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How (Not) to Overcome Fear

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Picture by Flickr user dryhead

I must not fear.
Fear is the mind-killer.
Fear is the little-death that brings total obliteration.

— Frank Herbert, Dune

Fear is not unique to writers, but we do seem to spend a lot of time dwelling in its kingdom. Sometimes I think the only thing I spend more time doing than being afraid of some element of writing is trying not to be afraid. It’s a little bit insane.

Let’s talk about fear.

Fear is not the enemy. It doesn’t exist to stop you achieving greatness; it exists to make you consider whether your intended actions will lead to greatness or despair. Will jumping off a cliff make you a daredevil, or a particularly unappetising pancake? Fear is that little voice that stands with you at the edge of the precipice and says: “Are you sure this is a good idea?”

And yet much of our culture is based on the precept that fear is bad. The only thing worse in our society than being afraid is telling people that you’re afraid. People are literally afraid of being perceived as being afraid. This particularly applies to men [2], incidentally, who are conditioned by society to believe that admitting to emotions of any kind–particular fear–equates to “weakness”, but it’s true of anyone who prides themselves on their objectivity and rationality.

Is it just me, or is that a little messed up?

Fear is anxiety caused by the anticipation of an imagined future event or experience. It’s the answer to “what if”, when imagined by a pessimist. Or a novelist—after all, isn’t imagining “what if” and then “making it worse” essentially the job description of a writer?

 

Writers’ fear tends to manifest in one of a few ways.

Fear of Failure

What if your writing sucks? What if everyone who’s ever told you they like your work is just being nice? What if your writing is derivative and boring? What if everyone hates it?

Fear of Success

What if you can never write something that good again? What if your current story is worse than your last story? What if you can’t handle the extra pressure of people loving your work?

Fear of Being Judged

What if I share my opinion and nobody else feels the same? What if people think I’m stupid? What if people think I’m wrong? What if people hate me because of my words?

Fear of Being Found Out (Imposter Syndrome)

What if people realise I don’t really know what I’m doing? What if they realise I’m just pretending to be a writer? What if they figure out that I’m just…. me?

Overcoming Fear (or not)

Up at the start of this post, I included an oft-quoted passage from Frank Herbert’s Dune. Here it is in context:

I must not fear.
Fear is the mind-killer.
Fear is the little-death that brings total obliteration.
I will face my fear.
I will permit it to pass over me and through me.
And when it is gone past I will turn the inner eye to see its path.
Where the fear has gone there will be nothing.
Only I will remain.

This is not a passage about avoiding fear. This is a passage about feeling fear, acknowledging fear, and then moving forward. This is a passage about courage. Courage, by definition, being taking an action in spite of being afraid.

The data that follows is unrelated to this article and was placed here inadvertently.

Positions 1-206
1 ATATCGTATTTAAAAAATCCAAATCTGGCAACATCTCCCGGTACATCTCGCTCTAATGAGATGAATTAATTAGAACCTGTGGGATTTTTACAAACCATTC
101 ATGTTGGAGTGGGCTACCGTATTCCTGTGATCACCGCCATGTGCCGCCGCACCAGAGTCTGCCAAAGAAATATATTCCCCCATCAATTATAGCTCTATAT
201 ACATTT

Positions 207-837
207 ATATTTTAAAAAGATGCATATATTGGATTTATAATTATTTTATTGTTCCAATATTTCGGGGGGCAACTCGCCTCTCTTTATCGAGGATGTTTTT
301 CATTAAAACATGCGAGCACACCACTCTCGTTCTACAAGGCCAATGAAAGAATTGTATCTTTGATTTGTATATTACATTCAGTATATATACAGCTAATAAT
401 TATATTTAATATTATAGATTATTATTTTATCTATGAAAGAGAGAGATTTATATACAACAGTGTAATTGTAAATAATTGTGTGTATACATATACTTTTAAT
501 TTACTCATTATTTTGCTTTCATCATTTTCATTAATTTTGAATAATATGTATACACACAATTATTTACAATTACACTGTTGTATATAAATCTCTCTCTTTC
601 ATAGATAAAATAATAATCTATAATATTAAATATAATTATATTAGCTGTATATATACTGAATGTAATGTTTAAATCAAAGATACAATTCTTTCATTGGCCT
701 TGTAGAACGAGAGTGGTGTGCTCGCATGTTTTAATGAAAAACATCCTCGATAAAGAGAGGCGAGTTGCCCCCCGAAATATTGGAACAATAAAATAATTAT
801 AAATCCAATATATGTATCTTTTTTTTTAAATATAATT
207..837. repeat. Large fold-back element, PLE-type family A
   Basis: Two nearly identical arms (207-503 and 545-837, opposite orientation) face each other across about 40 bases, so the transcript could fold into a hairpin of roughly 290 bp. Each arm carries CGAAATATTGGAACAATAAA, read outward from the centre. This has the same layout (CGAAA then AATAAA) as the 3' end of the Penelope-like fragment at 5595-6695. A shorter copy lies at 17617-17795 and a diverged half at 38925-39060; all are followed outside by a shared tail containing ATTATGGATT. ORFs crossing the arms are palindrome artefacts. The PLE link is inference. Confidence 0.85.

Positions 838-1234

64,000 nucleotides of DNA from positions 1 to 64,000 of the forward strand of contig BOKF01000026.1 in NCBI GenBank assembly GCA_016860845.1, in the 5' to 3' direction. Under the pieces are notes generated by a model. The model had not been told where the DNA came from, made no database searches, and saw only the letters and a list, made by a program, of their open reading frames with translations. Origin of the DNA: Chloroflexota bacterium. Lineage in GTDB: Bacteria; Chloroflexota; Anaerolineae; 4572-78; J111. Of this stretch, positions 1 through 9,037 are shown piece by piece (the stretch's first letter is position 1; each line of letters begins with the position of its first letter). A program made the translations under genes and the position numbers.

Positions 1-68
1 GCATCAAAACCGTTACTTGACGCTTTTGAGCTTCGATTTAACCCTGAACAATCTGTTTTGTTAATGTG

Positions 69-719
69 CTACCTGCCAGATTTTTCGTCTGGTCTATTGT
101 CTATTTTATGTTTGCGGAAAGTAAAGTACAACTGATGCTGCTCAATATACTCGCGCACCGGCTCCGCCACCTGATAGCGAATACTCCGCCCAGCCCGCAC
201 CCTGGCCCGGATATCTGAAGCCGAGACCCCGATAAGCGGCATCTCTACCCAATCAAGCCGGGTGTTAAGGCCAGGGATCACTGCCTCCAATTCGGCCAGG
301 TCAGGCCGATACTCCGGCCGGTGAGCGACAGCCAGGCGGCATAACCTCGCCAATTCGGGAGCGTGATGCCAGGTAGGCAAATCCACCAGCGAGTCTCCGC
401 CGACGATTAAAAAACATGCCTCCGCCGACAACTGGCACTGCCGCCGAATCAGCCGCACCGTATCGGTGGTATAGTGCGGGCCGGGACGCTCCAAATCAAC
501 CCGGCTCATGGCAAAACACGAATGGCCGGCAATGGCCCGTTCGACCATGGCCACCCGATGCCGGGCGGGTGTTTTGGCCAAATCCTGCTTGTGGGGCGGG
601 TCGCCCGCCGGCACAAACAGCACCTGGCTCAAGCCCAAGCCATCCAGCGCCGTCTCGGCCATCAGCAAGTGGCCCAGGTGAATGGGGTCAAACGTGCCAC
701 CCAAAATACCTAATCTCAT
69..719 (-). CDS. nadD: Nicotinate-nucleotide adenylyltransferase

And fear has a good side. It really does. Acknowledging your fear can make you a better writer—more focused, more committed, more open to improvement. As Samuel Johnson said some 250 years ago: “When a man knows he is to be hanged in a fortnight, it concentrates his mind wonderfully.”

The simply truth is that fear isn’t something that can be overcome. It’s hard-wired into our brains. It can’t be beaten with a stick. It can’t be defeated. Our only choices are to ignore it, or to acknowledge it.

When we ignore fear, we give it power. It doesn’t go anywhere, it just festers in the quiet and unexamined corners of our mind, and we find ways to avoid situations where it may rear its ugly little head. We let fear dictate our actions, and we assume that the answer to its question (“Are you sure this is a good idea?”)  is always: “No.”

When ignored fear strikes–and it always will–it’s overwhelming. When we talk about overcoming fear, it’s this ignored-until-it-overwhelms-us fear that we’re talking about. But it doesn’t have to be like that.

If when we acknowledge fear—if we let it pass over and through us—we take control of our own destiny, for good or ill.

Acknowledge your fear. Use your fear. Let it pass over and through you.

Take charge

When fear says: “Are you sure this is a good idea? What if your writing sucks?”

Answer:  “Then it sucks. But that doesn’t mean that I suck. It just means I have more to learn.”

When fear says: “Are you sure this is a good idea? What if your writing accidentally gets popular?”

Answer: “Then it gets popular, and expectations will be higher next time. But I can handle it.”

When fear says: “Are you sure this is a good idea? What if people judge you?”

Answer: “Then they judge me. But that’s not about me, that’s about them.”

And when fear says: “Are you sure this is a good idea? I mean, secretly, deep down, you’re just… you.”

Answer: “You’re damn right I am.”

How do you deal with your writing fear?

 

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About Jo Eberhardt [3]

Jo Eberhardt is a writer of speculative fiction, mother to two adorable boys, and lover of words and stories. She lives in rural Queensland, Australia, and spends her non-writing time worrying that the neighbor's cows will one day succeed in sneaking into her yard and eating everything in her veggie garden.